Our 1962 home is a “four story split level”, meaning there are 3 sets of stairs. When you walk into the ground floor, you’ll find stairs leading to our basement, another set leading to our “main floor” (kitchen/living/dining), and a bathroom and spare bedroom (now home gym) on the ground level. We only have one “entryway” to this home- the garage door, front door, and back door all enter to this space. Because of this, we needed this entryway to serve as a foyer and a mudroom.
When we bought our home, I knew this entryway was going to be a complete gut renovation. The stairs throughout the house were initially too narrow for our feet at only 9″ deep, so as part of our main floor renovation, our contractors removed and replaced the stairs. I wanted the stairs to be opened up as much as possible so the home would feel less “split level.” They removed as many walls around the stairs as possible, including the door leading to the basement. I designed a modern-traditional railing that is an instant upgrade to the staircase.
The entryway initially had 12×12 white tile, two closets, and felt very dark and dated. I wanted to open it up and make it feel bright and welcoming, while adding function.
These photos were all taken on the day of our showing for the house when it was staged. Notice the little white signs around… the listing agent had created little “imagine this!” tips for what the house could be if it were renovated. Ha!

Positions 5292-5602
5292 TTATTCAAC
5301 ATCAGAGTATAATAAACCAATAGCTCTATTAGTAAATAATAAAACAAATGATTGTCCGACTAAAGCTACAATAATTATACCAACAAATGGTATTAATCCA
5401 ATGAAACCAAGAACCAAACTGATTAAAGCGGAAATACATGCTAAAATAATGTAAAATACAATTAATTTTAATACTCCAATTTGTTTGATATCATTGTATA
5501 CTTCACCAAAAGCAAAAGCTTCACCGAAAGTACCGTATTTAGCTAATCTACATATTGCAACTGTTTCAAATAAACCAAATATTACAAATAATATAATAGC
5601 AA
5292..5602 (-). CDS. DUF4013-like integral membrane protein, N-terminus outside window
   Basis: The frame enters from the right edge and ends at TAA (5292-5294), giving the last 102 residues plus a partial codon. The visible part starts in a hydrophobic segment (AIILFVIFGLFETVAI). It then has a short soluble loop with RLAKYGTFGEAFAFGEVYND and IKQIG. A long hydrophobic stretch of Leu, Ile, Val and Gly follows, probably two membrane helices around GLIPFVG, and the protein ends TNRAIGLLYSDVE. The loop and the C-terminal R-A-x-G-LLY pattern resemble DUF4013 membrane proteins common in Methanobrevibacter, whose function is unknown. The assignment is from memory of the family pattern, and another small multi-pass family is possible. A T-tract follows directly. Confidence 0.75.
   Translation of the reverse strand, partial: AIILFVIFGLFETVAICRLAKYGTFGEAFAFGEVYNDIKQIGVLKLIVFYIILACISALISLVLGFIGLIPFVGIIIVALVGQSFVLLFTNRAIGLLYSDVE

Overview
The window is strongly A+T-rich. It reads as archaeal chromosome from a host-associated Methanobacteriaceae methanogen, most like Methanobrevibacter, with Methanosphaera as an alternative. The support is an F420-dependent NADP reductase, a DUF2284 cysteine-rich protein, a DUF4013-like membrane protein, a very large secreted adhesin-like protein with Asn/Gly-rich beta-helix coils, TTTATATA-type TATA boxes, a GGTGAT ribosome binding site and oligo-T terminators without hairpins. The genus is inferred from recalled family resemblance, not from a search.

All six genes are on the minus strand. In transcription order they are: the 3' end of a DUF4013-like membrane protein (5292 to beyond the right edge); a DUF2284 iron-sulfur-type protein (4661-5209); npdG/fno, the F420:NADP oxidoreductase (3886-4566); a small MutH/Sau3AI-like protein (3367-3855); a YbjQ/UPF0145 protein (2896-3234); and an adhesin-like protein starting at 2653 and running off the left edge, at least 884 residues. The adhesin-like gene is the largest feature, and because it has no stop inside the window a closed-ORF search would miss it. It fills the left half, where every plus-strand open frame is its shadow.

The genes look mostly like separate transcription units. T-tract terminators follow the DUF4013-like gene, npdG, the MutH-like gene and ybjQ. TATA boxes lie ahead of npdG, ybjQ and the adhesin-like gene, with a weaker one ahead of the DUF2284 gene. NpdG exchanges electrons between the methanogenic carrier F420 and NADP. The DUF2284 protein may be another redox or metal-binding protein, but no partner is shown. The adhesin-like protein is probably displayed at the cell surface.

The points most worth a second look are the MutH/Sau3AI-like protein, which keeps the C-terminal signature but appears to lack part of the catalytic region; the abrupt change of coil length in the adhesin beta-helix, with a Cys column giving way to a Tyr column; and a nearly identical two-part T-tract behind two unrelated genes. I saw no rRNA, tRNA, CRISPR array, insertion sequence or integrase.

To add more light, we replaced the exterior doors. The back door is now full pane with grids to match the rest of our windows. We painted it Peppercorn by Sherwin Williams. The front door is a 3/4 lite door. I had wanted to add grids but skipped this to save some money. The color is similar to Peppercorn, but is a custom color from the manufacturer (153 Medium Bronze).
We moved the hall closet door to face the front door rather than open into the hallway. This makes it more accessible and it now acts as a coat closet & storage for cleaning items. We also raised the ceiling in the hallway and entryway. It had been framed about 3-6″ lower than it needed to be, so we added quite a bit of height by reframing the ceiling. There is some ductwork above the front door that would have costed many thousands of dollars to move, so we opted to work around it.
New closet door is framed, stair wall is almost ready to be removed. Closet is gone! The ceiling & flooring is removed, new temporary stairs are in
I dreamed of slate tile floors, and we ripped up the 12×12 tile (only to find more tile!) and replaced it with a 4×12 slate tile in a herringbone pattern. It ties into the large scale herringbone in the porch, and I love using natural materials! A word of warning: this project took a very long time and was extremely tedious, and I would not recommend it as a DIY to an inexperienced tiler. The natural slate is cut at ever-so-slightly different thicknesses and widths, which made installation very complicated to maintain the herringbone pattern. We carried the herringbone throughout the entire entryway, hallway, and bathroom.